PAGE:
Eventually, the most relaxed place that I found for chai was the dining area of our hotel in Munsiyari. The cook had a way with the chai and omelettes, and the pleasantly chatty waiter knew when to leave you alone with the view. The window looked over the town at the nearby Panchachauli massif. Even though the air was not clear enough for the wonderful views which gives Munsiyari its reputation as a place to visit, the place was wonderfully relaxed.
Long walks and close views of the high Himalayas are why you would visit Munsiyari (altitude 2200 m). The thick smoke from forest fires meant that walks would be a health risk. Our chances of seeing the Pnachachauli massif close up also seemed to be shot. In addition, I was beginning to be concerned about the pandemic. By now it is well known that exposure to high levels of pollution increases the risk of contracting severe COVID-19. Very few people in Munsiyari were using masks, but we were glad to use them both as protection against pollution and against the disease.
A whole day’s drive had left me feeling like getting out under the sun, or what little filtered through the thick haze. The town of Munsiyari is strung along a winding mountain road. We stopped a little way past the crowded bazaar to look at the tribal heritage museum. My experience of such places in small towns is that they have an interesting collection which is usually displayed and labelled very haphazardly. I couldn’t stand the idea of being inside again. While The Family walked off to the museum with others, I slipped into a little path next to the road.
Immediately, I saw an Indian tortoiseshell (Aglais cashmiriensis) sunning itself on the path. Mid-morning is a wonderful time to do a little butterfly spotting. These things have woken from a night’s sleep, the late risers are still sluggish and want to warm themselves, and the early risers are busy at breakfast. I caught sight of a couple of Indian cabbage whites (Pieris canidia). Up here it would be the subspecies Himalayan, P. canidia indica. Around Mumbai it is the other subspecies that we see, the Sahayadri, P. canidia canis. They were extremely agile at this time, but I got off a couple of shots. On a mustard field on the side, I spotted a common copper (Lycaena phlaeas, featured photo).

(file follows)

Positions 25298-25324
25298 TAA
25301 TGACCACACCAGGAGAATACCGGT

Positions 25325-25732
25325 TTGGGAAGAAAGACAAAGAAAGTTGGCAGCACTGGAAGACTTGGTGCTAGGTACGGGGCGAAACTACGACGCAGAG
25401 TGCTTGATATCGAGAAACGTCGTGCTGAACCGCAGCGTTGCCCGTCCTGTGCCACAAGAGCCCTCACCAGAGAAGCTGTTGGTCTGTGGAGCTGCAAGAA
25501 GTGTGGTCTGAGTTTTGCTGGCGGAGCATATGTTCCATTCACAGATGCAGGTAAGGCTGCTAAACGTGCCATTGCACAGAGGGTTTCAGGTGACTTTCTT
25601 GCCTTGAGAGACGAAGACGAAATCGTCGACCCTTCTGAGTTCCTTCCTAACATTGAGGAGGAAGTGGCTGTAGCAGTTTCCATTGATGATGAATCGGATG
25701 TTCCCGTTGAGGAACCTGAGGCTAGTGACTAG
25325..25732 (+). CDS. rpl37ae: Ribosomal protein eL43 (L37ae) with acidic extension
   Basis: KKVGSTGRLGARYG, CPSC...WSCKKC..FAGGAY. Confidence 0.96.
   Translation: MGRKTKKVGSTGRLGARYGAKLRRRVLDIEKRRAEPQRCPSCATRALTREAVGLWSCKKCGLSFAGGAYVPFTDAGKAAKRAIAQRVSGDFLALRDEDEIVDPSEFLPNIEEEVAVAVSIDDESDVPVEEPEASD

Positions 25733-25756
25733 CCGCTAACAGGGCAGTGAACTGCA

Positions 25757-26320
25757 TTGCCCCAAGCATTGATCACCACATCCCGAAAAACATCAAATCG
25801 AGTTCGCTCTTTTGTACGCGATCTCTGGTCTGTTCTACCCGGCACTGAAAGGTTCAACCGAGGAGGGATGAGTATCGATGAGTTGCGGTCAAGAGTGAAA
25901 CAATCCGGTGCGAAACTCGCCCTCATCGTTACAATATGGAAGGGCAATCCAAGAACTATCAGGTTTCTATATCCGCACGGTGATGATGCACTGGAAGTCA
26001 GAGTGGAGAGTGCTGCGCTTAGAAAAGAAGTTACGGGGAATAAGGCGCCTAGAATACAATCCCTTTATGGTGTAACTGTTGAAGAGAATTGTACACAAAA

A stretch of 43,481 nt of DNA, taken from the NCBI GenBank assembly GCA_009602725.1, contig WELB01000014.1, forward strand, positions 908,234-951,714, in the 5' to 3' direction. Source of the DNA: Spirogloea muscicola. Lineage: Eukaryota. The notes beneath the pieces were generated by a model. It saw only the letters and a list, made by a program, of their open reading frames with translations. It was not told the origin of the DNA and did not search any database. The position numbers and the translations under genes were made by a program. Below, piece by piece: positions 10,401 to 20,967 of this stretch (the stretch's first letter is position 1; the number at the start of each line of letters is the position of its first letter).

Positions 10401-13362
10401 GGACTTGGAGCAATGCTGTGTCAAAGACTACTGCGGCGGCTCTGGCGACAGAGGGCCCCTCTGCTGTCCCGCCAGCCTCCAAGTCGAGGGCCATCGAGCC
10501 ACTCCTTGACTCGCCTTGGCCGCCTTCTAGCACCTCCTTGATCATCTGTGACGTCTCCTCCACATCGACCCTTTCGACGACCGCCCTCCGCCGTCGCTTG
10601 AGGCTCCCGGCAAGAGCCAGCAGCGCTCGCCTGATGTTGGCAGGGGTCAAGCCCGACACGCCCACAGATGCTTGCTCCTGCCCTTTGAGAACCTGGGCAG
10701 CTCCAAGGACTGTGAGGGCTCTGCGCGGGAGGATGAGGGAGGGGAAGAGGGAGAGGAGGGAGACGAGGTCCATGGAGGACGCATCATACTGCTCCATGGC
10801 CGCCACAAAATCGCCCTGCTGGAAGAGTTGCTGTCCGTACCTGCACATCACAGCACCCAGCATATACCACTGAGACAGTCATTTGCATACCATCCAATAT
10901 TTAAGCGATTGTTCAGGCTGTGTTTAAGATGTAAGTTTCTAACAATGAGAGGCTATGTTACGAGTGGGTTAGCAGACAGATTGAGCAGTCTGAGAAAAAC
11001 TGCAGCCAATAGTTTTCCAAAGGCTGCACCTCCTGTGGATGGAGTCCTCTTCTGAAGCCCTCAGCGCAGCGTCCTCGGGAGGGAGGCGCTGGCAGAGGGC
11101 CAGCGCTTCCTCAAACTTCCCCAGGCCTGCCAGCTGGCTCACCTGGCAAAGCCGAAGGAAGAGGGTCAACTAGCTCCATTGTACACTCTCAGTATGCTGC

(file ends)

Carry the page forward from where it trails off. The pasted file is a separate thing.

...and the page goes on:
I was happy, and remained so even when The Family told me that the museum had wonderful pieces, just that she wished there was some explanation. But before I go, let me show you an enlarged photo of the tortoiseshell. I like the fact that the colour and texture of the soil seems to be mirrored in its wings and abdomen. Has it had a dust bath, or are those the scales that give the order Lepidpotera its name? I find it interesting to look at my photos at different magnifications.
Flowering of the Rhododendron arboreum, the tree Rhododendron, is said to be extremely temperature sensitive. My own experience also verifies this. Four years ago I found that the second week of March was too early for flowers at Barsey Rhododendron Sanctuary (altitude 2500 m) in Sikkim. But when I was in Yuksom (altitude 1780 m) the previous day, the red Rhododendron had been in full bloom. I verified it this year again. At Kolakham (altitude 1980 m) in the Kalimpong district of West Bengal I could see Rhododendron buds in early March, but in Latpanchar (altitude 1500 m) they were already in full bloom when I went there the next day. When we reached our hotel outside Almora (altitude 1604 m) in early April, there was only one blossom left among all the trees on the grounds. But twenty kilometers away, just inside Binsar National Park, at an altitude of about 2200 m, hillsides were dotted with the red of flowering Rhododendron. These mountain roads are extremely slow, and you may take an hour to travel thirty kilometers. So when we plan trips to view Rhododendron flowers, we focus carefully on details like this.
Altitude causes another strange change. Over most of its range R. arboreum has deep red flowers, sometimes deeper than the red of blood and wine. But as you climb to over 2500 meters in altitude, the same species will produce flowers which can be any shade of pink, and even white. The red flower in the slide show here comes from Binsar National Park, from an altitude of perhaps about 2200 meters. The rest come from the highest point of the road above Munsiyari, perhaps at an altitude of just under 3000 meters. I don’t have words for the variety of pinks that you can see.
It pays off to look closely at the flowers with these lighter colours. Unlike their dark red siblings, they show characteristic spots and stippling. On my first trip to Sikkim I’d been entranced by these details on flowers I had seen in Yumthang valley (altitude 3500 m) late in the season, in early May. Are these a different subspecies? There is a recognized subspecies called the Rhododendron arboreum cinnamomeum, but this is easily identified by the bright cinnamon colour of the underside of the leaf. These variant plants were not of that subspecies. The colour changes were not due to soil conditions, either, since you could see differently coloured flowers on trees in the same slope, sometimes growing so close that their canopies touch. Each tree had flowers of a single colour. Someone would have to do more field work to check whether the colour remains the same from one year to the next, and whether it changes if the seed of a tree is planted at a lower altitude. It is quite possible that this has been studied in the last three hundred years, and a better scholar than me will able to dig out the details.